Inflows into UK financial institutions grow in Q3

Money flowing into UK banks and building societies from other developed countries shot up in the third quarter of 2011, rising significantly above the level of outflows over the three month period, according to data released by the Bank of England.

In total, UK financial institutions’ claims - that is loans, advances and other lending to external countries - rose by $91.6bn (£58.5bn) over the three months to September 2011, while liabilities - money flowing into the UK - rose by $80bn (£51.1bn).

However, according to the Bank of England figures, money flowing into the country from other developed countries rose by $109.7bn (£70.3bn) in Q3, while outflows rose by $91.7bn (£58.7bn) over the same period.

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Germany accounted for the largest change in both liabilities and claims over the three months, with inflows rising by $32.5bn (£20.8bn) while outflows rose by a massive $124.6m (£79.9bn).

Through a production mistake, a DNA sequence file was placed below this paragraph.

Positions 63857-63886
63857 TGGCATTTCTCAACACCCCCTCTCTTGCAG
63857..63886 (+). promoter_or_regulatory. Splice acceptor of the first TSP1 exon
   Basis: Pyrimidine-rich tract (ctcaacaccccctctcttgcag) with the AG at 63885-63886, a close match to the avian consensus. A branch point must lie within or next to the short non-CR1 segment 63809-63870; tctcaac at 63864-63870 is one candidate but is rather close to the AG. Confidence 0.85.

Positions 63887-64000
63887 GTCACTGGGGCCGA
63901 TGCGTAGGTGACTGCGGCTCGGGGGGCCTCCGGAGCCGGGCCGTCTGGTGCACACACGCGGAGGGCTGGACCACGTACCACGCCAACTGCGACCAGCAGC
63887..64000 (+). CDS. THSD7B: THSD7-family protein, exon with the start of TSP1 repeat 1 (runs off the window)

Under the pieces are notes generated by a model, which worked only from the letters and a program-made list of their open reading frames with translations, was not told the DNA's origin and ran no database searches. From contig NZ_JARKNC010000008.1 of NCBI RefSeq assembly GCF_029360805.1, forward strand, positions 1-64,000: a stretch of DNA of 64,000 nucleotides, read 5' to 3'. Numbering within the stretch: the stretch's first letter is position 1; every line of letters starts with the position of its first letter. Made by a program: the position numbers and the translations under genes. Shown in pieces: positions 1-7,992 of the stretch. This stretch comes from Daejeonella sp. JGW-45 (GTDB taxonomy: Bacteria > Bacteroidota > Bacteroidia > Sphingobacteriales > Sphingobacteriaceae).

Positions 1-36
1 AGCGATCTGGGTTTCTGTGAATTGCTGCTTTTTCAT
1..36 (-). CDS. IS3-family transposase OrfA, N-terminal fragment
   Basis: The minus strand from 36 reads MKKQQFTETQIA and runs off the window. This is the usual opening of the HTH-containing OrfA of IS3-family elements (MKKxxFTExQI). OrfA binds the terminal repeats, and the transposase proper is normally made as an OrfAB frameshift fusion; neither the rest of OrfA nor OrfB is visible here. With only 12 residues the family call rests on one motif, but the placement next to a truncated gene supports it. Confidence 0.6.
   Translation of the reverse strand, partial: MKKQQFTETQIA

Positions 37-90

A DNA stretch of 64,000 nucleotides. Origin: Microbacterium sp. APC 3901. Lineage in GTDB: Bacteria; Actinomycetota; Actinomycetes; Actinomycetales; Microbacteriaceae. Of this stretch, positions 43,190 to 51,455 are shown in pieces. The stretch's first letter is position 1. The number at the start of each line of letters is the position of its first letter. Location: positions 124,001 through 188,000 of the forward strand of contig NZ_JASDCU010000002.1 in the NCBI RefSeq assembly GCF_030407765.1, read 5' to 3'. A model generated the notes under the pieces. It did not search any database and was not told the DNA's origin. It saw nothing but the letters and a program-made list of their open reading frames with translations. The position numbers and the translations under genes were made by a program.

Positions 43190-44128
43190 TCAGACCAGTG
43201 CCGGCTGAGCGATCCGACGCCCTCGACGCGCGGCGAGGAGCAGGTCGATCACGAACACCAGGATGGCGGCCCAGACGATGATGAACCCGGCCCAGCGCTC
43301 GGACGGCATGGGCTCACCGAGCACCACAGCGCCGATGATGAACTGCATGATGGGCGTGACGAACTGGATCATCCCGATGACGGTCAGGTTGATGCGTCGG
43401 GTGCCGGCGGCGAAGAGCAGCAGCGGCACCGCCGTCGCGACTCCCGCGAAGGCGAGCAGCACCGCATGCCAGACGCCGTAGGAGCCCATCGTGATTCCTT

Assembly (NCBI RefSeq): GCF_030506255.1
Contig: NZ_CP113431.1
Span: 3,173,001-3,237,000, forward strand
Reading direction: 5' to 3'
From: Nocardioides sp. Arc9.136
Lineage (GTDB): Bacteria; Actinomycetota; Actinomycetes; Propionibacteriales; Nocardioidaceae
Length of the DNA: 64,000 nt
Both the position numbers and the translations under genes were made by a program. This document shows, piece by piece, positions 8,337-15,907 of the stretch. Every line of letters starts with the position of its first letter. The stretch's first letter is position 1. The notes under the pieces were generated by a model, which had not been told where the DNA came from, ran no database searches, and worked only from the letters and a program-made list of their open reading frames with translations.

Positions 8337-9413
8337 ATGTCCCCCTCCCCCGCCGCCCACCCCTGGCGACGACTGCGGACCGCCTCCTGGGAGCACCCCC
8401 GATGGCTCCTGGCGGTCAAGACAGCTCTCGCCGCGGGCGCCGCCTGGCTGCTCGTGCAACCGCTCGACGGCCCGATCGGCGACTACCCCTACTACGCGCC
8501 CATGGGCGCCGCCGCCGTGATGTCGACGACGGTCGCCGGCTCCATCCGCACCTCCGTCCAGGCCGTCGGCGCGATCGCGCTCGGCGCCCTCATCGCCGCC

Outflows overall we constrained by the fact that several countries recorded a large net negative for liabilities, meaning they paid back more than they borrowed. Inflows from the US, for example, were down by $83bn (£53bn), while heavily indebted eurozone countries Italy and Spain recorded a decrease of $37.2bn (£23.7bn) and $28bn (£17.9bn).

Total outstanding liabilities - money owed by UK institutions - to developed countries, offshore centres, developing countries, international organisations and others now stands at $6,229bn (£3,980bn), while total claims - money owed to UK institutions - stands at $5,807bn (£3,722bn).